Friday, February 09, 2007

Iraqi Individual Replacement Training

Sean Harder, reporting for Georgia's Savannah Morning News, reveals that 143 or more US troops deployed to Iraq from Fort Stewart last month missed their final combat exercise, and one eighteen-year-old soldier is already dead:

Last week, one of those soldiers - Pvt. Matthew T. Zeimer, 18 - was the first from the brigade to be killed when he was hit by enemy fire in Ramadi, the stronghold of Iraq's Sunni insurgency.

Zeimer arrived at Fort Stewart on Dec. 18 after basic training and deployed to Iraq just a few weeks later. He missed the brigade's intensive four-week mission rehearsal in October when more than 1,300 trainers and Iraqi role-players came to the post as part of the most realistic training program the Army offers for Iraq operations.

The fact some of the brigade's 4,000 soldiers missed that training raises questions about how well the Army is preparing troops for war in the face of accelerated and repeat deployments.

Zeimer did attend Individual Replacement Training, a 10-day course that trains soldiers in weapons use, Iraqi cultural awareness, rules of war, first-aid, navigation and dealing with media.

Individual Replacement Training or I.R.T. is exactly what it sounds like: a theater-specific course for fresh troops (or returning troops) to prepare them so that they can replace troops already deployed.

A Google search reveals that the length of I.R.T. varies from base to base, ranging from seven to ten days total (and if you followed that link, you'd also probably be wondering like me, why it is that Googling "individual replacement training" returns such a small amount of results, considering we've been at war for six years).

"Maj. Gen. Rick Lynch, commander of the 3rd Division, acknowledged the pace of deployments means some soldiers 'show up later than you'd like,'" Harder reports. "He said IRT, however, gives troops all the war-fighting skills they need."

Perhaps Zeimer didn't need the "most realistic training program." Perhaps he had all the training he needed. Perhaps the time spent in I.R.T. learning how to "deal[ing] with the media" helped hone his war-fighting skills more than "realistic training" would have.

I've never gone through the training and can barely find any information on the specifics of the exercises or procedures, so I have no way of knowing enough to say that it's ridiculous that an eighteen-year-old could learn all he needs to know to fight in a war in only ten days.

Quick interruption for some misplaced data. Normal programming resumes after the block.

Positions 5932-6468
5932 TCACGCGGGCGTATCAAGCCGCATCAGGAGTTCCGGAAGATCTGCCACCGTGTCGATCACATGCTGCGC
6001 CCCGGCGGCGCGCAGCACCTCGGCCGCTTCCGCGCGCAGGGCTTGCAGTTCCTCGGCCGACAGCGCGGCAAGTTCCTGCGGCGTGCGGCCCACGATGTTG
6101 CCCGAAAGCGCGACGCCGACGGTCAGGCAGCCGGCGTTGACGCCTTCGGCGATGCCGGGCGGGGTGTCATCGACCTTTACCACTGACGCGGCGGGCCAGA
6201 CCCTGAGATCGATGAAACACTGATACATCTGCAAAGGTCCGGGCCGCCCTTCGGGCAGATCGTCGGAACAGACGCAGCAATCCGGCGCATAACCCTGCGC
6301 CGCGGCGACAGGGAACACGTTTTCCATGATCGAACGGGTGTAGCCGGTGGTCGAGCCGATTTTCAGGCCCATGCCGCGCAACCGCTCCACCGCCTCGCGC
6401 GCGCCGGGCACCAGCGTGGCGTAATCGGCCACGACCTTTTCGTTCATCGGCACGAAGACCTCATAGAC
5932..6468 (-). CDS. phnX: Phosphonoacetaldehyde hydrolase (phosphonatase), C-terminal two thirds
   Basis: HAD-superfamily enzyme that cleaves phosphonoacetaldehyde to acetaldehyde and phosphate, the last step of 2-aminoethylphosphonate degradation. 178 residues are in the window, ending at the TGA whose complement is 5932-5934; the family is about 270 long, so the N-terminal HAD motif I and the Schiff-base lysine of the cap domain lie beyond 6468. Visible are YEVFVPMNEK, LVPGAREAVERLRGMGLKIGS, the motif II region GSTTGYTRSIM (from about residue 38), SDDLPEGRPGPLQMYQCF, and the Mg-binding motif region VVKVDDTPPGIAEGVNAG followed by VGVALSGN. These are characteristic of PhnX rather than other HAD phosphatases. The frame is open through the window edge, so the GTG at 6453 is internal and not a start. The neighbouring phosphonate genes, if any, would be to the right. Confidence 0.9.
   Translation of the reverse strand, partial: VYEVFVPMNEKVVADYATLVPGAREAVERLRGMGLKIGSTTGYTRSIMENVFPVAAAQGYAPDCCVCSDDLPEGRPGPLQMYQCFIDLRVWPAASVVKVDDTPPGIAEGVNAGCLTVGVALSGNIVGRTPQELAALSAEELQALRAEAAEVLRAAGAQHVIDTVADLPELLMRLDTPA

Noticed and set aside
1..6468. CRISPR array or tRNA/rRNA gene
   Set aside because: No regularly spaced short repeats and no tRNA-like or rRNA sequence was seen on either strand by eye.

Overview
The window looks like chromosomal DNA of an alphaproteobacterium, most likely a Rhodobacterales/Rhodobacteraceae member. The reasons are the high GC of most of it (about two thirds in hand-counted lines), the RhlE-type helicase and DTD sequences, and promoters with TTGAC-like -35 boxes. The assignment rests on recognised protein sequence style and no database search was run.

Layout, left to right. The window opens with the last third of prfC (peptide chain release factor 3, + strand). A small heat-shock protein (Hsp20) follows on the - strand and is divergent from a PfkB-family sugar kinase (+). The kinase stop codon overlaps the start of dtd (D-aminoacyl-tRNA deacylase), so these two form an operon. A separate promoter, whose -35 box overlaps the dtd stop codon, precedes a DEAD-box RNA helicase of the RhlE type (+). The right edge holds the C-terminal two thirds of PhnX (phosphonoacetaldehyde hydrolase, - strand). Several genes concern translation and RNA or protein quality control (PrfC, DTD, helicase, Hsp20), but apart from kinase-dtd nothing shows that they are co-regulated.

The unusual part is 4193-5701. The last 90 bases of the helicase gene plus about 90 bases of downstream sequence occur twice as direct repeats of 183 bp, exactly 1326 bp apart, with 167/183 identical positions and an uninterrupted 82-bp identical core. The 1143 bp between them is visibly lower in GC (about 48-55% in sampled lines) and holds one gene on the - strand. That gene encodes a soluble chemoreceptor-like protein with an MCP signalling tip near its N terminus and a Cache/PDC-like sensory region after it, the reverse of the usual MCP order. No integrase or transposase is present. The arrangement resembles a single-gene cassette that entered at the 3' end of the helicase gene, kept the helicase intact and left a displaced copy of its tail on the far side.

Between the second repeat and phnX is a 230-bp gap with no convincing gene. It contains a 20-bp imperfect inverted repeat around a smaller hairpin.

But I can ask one question, at least.

Why the hell aren't Iraqi troops and police getting swift I.R.T. so we can pull our brothers and sisters out of Iraq sometime fucking soon?

While I have no idea if ten days is enough, I'm damn sure that going on four years should be long enough to make some sort of significant progress. I mean it's not like Bernard Kerik spent enough time over there to fuck things up like the Oklahoma hacks who ran FEMA for Bush.

But, according to this McClatchy Newspapers article, written by Tom Lasseter, "[m]any of the Iraqi forces whom the U.S. is counting on to defeat Sunni Muslim insurgents, disarm Shiite Muslim gunmen and assume responsibility for keeping the peace have been infiltrated by sectarian militias and are plagued by incompetence and corruption."

"Two weeks with American units that patrolled with Iraqi forces in west and east Baghdad found that Iraqi officers sold new uniforms meant for their troops, and that their soldiers wore plastic shower sandals while manning checkpoints, abused prisoners and solicited bribes to free suspects they'd captured," Lasseter reports (and make sure you follow the link to read about the "pornography on a cell phone" incident).

Lasseter writes that because of the poor state of Iraq's fighting forces a "U.S. withdrawal almost certainly would mean even more widespread carnage," (which his editor should have told him was at least arguable) then adds that "[c]ontinuing to prop up the Iraqi forces, however, almost certainly would lead to more American casualties, but not necessarily to victory," which is why escalation is not much of a strategy.

"Iraqi troops are 'immeasurably' better than they were, and they continue 'to gain in both confidence and in capability,' U.S. Army Maj. Gen. William Caldwell said Monday," Lasseter continues. "Although the U.S. has spent $15.4 billion since 2003 to train and equip Iraqi forces, Caldwell conceded that the country's military and security forces still have 'deficiencies in both leadership and logistics, and have yet to win the trust of Iraq's ethnic and sectarian communities.'"


$15.4 billion spent over the last four years, and hardly anything to show for it but 3,115 dead Americans.

In all seriousness, I doubt it would take much more than an hour of I.R.T. to prepare the next Administration in 2008 more than the half-ass squad that sold us this pile of shit in the first place (unfortunately, I have to put "us" because even though plenty of us knew better, we didn't have any say in the matter, and our cries of Caveat Emptor went unheard).


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